Wikinomics at the vanguard

Donald Tapscott sniffs yet another dramatic paradigm shift in the eddies and currents of today’s business and social trends: from traditional, closed, stale economics to open, orchestrated, transparent “Wikinomics.”

The media darling and CEO of Toronto-based New Paradigm Learning Corporation, dazzled the audience last Wednesday at the Speakers Forum: The Leaders Lecture Series luncheon held at the InterContinental Center in downtown Toronto. (New Paradigm is a think tank that analyses the current technology trends and their business impact).

Wednesday’s event was well-patronized by some 200 attendees – captains of industry all – summoned from the glittering steel and glass towers in Canada’s business heartland to hear the visionary speak.

There were a few grumbles before the lecture, off the record, that Tapscott’s ideas were growing repetitious of late. But the audience quickly sat in rapt attention as the famous IT strategist warmed to his topic: an overview of the central ideas culled from his as yet unpublished book, Wikinomics.

Due in the fall, the book is based on a $3 million research project examining transparency.

“Tapscott’s genius is noticing all this stuff that is happening under your very nose, and assembling it into a coherent whole,” said Vasudha Seth, general manager of corporate projects at steel products manufacturer Dofasco Inc. headquartered in Hamilton, Ont.

The boundaries of the traditional corporation are shifting ever outwards, said Tapscott, and organizations are increasingly orchestrating external knowledge and resources to generate wealth instead of relying on internal, proprietary and hierarchical models.

Savvy organizations are transforming themselves into open, networked enterprises by collaborating with experts and customers globally, he said.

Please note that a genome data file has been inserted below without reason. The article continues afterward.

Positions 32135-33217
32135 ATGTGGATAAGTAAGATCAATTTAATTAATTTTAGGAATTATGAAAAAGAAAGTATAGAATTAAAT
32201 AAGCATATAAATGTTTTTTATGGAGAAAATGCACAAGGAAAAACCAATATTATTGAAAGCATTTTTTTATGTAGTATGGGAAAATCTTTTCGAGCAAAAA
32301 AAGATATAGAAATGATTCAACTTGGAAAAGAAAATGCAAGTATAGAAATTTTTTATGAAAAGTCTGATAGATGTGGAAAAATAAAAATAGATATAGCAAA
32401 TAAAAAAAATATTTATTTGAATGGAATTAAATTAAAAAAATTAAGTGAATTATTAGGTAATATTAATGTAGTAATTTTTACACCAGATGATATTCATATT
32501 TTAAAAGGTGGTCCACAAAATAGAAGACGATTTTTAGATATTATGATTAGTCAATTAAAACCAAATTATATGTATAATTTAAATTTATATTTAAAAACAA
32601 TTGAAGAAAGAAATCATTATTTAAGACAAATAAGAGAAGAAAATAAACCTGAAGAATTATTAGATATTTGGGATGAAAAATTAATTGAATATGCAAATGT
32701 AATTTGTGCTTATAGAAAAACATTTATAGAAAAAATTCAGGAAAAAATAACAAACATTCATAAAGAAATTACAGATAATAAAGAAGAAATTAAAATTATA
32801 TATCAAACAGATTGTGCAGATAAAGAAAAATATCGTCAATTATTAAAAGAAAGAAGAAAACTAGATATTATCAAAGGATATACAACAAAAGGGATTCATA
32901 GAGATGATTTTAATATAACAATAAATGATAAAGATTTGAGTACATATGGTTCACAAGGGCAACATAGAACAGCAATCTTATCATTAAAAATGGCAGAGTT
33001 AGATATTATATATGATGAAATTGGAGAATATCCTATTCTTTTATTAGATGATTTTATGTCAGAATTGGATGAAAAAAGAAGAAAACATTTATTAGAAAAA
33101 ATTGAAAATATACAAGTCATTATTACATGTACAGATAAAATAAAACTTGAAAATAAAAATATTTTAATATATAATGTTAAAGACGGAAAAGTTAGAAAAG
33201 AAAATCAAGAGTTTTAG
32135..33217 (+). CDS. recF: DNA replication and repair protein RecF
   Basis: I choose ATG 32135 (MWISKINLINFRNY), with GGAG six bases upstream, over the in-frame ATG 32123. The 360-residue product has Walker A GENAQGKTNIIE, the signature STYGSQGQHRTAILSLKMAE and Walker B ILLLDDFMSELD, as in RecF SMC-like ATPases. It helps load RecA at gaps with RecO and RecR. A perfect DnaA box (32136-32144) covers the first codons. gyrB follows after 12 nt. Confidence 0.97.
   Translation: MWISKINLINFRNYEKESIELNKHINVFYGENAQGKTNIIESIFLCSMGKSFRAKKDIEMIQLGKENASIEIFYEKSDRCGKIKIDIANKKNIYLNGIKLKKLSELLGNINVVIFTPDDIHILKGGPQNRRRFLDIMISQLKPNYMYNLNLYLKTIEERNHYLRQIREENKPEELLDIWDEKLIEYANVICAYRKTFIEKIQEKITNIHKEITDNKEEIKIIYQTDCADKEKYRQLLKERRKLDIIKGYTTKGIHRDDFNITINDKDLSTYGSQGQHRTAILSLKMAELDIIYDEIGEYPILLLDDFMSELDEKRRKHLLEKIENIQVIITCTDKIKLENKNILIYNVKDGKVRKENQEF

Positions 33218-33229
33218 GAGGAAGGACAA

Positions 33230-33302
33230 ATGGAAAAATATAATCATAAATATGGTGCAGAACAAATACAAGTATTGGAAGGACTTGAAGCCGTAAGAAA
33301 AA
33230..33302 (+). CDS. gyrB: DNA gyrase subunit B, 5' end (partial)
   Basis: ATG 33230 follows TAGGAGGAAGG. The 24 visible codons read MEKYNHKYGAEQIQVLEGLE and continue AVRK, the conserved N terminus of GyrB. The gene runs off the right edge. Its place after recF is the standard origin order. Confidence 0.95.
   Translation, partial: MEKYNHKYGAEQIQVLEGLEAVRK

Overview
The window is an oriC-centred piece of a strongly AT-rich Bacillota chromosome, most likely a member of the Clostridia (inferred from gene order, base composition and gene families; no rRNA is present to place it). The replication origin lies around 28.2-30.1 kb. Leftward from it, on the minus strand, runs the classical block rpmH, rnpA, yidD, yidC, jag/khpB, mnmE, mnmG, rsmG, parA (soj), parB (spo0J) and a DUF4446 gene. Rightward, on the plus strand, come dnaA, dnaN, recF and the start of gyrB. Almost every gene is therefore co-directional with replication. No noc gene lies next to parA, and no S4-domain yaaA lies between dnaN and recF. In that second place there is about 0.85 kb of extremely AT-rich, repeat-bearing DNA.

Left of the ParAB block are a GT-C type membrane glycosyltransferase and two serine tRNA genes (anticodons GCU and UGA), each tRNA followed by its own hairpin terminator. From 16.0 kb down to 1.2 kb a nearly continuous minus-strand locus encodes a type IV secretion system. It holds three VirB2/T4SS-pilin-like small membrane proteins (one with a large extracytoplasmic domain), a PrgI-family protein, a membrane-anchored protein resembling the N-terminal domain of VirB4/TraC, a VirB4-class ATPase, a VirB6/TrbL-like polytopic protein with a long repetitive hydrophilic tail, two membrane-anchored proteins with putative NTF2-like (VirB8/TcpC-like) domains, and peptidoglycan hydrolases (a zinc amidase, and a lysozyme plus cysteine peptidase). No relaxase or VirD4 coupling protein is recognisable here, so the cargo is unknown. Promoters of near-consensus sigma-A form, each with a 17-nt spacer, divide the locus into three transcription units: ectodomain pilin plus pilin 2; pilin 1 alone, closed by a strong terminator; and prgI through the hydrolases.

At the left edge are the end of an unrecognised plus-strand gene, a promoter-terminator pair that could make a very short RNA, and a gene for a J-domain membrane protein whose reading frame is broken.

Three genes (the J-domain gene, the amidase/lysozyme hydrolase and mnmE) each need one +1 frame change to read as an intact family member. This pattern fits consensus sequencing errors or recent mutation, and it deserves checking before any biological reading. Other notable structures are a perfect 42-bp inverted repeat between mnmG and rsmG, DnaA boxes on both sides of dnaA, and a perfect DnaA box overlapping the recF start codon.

As its name suggests, Wikipedia is a prime example of the workings of the Wikinomic model, one that is giving its traditionally-organized rival, the encyclopedia Britannica, a run for its money.

Experts from around the globe collaborated to create the online reference site. No need to hire and pay researchers, writers and fact-checkers, said Tapscott. Dog-breeders around the globe, for example, keep a watchful eye out for doggy entries created on Wikipedia. These experts correct any errors made directly within minutes.

Global communication is the primary driver for Wikinomics, said Tapscott. The Web is morphing from a presentation medium, where marketers worried about eyeballs and stickiness in the past, to the next-generation Web 2.0, a giant computational platform that provides tangible services. The explosion of bandwidth is turning the Web from a three-foot road to a highway a mile wide and deep, he said.

Another driver is inert devices that are interconnected so they become “smart”. “My hotel door has an IP address,” he said. Portable devices are also becoming smart.

“Most business people on the go do the Blackberry prayer,” he joked, alluding to the surreptitious fashion people check these devices: on their laps, with their heads bowed in contemplation. But the multi-functional gadgets are their lifeline, being a diary, camera, online library and GPS unit in addition to a communications device.